2. What do you charge, and what’s included in the price?
You may think that a writer’s price is incredibly inexpensive, but make sure that you know what’s included in the rate. Just like when you buy a plane ticket, some writers charge a low per-page rate, but then add on “extras” like keyphrase research, a per-page keyphrase strategy, and creating titles and meta descriptions. That’s great for some clients. But if you need lots of extras (such as when you don’t have a per-page keyphrase strategy in place), know that you’ll be paying more per page.

3. How has your writing boosted your clients’ revenues?
Yes, we all want top-10 search engine rankings, and your SEO copywriter plays a huge part in making that happen. However, there’s a bigger question to ask: Will your copywriter make you money? Ask your copywriter how her writing has helped to increase conversion rates. She may tell a story about how one landing page generated $25,000 in almost instant revenue. Or how SEO copywriting training helped to increase revenues by 27 percent. If a copywriter can’t give you specifics, dig deeper. Sometimes, the copywriter doesn’t have access to analytics, so his non-specific answer isn’t his fault. At the same time, he should have one heck of a testimonial portfolio and other street-cred to make up for it.

4. Do you outsource to other copywriters?
You may have felt an instant connection when you chatted with the copywriting agency. But will the outgoing and whip-smart woman you spoke with on the phone be the same person writing your copy? Maybe. Ask your copywriter if she outsources. If she says “yes,” ask for a writing sample from the person who will be doing the writing. Outsourcing isn’t a bad thing. But as the client, you have a right to know the players and the process. (Side note: If you don’t hear the “main” copywriter discuss how she evaluates every piece of copy before a client sees it, run away fast.)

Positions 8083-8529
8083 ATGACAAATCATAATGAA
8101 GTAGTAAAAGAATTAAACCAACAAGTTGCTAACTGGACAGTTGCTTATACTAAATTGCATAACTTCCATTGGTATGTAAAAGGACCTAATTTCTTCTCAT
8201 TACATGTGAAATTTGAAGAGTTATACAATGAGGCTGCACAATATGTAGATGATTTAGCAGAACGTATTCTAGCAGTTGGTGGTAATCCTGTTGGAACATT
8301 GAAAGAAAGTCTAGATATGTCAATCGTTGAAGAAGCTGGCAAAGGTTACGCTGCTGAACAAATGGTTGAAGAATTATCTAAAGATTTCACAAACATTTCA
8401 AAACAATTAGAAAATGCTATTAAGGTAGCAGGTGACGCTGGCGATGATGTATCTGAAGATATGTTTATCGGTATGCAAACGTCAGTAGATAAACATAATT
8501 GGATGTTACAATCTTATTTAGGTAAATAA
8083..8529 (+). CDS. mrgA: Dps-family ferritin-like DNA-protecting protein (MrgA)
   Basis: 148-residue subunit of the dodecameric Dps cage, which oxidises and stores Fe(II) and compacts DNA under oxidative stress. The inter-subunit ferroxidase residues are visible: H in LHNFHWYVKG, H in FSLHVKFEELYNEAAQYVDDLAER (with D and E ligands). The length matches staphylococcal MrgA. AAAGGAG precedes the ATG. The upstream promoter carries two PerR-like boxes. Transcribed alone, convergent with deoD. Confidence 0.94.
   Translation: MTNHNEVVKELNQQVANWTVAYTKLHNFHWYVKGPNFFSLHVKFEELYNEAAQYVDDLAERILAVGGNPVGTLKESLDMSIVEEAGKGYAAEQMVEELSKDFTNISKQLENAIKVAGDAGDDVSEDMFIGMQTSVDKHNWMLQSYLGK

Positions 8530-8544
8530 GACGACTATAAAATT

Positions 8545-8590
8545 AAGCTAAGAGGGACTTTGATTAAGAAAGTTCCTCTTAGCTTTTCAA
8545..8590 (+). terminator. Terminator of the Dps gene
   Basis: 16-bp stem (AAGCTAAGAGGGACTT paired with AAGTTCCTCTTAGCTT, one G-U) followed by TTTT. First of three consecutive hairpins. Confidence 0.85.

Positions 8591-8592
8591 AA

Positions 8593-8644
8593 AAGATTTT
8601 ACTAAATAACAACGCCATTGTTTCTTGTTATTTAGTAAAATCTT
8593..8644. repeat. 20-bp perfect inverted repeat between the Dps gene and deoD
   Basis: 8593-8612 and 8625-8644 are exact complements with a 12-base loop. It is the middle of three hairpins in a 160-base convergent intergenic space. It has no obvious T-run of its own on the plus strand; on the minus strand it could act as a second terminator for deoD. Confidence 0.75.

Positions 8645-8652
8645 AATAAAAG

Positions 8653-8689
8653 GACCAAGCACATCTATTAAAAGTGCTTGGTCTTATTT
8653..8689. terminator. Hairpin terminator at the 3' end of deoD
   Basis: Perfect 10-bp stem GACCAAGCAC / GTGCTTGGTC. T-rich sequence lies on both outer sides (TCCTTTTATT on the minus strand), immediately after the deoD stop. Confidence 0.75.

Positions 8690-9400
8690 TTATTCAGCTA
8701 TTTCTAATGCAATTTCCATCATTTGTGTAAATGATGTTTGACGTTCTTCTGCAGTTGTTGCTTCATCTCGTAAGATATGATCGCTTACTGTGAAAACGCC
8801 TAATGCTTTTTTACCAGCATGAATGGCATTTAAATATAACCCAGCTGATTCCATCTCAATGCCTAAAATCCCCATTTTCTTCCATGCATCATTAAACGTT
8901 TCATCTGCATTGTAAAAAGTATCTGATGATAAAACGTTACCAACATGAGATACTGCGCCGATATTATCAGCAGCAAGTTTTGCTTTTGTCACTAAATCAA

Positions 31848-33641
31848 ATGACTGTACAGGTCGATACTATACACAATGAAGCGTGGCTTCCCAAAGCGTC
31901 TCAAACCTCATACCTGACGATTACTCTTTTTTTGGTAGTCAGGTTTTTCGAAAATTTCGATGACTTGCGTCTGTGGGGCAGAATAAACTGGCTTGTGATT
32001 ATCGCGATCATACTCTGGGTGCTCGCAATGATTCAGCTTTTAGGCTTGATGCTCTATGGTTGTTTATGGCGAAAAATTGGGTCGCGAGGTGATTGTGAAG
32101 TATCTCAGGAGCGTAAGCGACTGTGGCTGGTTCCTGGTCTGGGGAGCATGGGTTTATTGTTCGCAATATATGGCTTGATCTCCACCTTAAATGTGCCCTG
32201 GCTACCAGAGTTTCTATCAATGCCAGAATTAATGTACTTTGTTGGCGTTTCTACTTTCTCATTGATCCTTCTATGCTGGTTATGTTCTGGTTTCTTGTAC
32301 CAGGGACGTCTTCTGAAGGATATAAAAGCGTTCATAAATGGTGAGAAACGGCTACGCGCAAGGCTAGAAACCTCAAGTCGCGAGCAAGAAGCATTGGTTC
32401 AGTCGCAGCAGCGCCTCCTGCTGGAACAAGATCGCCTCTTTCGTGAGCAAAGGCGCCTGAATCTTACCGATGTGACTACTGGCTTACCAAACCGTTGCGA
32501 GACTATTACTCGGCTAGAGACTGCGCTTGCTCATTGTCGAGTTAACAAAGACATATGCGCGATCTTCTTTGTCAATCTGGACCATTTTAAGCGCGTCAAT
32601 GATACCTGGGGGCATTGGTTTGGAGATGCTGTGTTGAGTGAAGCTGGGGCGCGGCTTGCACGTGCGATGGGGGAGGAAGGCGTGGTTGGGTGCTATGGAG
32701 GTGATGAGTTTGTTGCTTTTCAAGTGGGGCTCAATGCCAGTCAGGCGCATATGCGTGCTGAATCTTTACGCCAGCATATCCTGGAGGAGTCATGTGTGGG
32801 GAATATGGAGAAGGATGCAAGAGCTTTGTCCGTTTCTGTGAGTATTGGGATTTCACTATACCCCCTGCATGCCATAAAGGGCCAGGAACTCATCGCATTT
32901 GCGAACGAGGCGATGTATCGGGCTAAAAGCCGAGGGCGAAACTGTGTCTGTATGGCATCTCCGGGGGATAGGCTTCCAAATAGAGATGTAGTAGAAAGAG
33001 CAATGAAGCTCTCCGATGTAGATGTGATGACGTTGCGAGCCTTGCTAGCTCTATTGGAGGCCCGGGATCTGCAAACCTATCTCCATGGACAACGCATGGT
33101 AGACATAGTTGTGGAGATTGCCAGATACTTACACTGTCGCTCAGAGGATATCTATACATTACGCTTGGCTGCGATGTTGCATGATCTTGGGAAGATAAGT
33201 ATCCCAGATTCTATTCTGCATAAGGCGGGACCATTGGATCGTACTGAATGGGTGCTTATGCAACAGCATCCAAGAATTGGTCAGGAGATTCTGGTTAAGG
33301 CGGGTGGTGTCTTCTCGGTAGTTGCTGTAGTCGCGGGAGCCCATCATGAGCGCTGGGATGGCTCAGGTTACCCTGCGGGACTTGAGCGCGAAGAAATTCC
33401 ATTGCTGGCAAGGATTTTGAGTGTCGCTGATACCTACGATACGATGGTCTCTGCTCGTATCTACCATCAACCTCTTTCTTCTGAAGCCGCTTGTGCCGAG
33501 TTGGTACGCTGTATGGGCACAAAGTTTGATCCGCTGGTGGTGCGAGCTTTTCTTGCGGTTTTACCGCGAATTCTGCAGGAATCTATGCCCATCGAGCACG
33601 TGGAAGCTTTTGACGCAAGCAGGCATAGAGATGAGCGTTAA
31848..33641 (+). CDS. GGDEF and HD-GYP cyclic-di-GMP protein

5. What kind of ongoing education do you receive?
SEO copywriting is not a “set it and forget it” kind of skill set. The search engines are ever-changing and what worked six months ago may not work today. Plus, new neuromarketing, eye-tracking and information-processing research is changing the way copywriters write content. Ask what kind of sites, conferences and research your copywriter is tracking. If she says, “I don’t keep up with techie stuff,” she still may be an awesome copywriter … but she may not have the necessary SEO skills to really do the job (depending on the skill level you need).

6. What other skills do you bring to the table?
Some SEO copywriters can take on a full-scale SEO campaign and thrive, replacing your need for another SEO company (this is especially true for small businesses.) Other SEO copywriters can train your team, build links and even write that e-book that’s been on your “to-do” list for years. Once you love and trust your new writer, explore how else she can help you. You may find that your SEO copywriter can help you grow your business in many additional ways—and you’ll have a trusted marketing partner who can create killer, high-converting (and positioning) copy.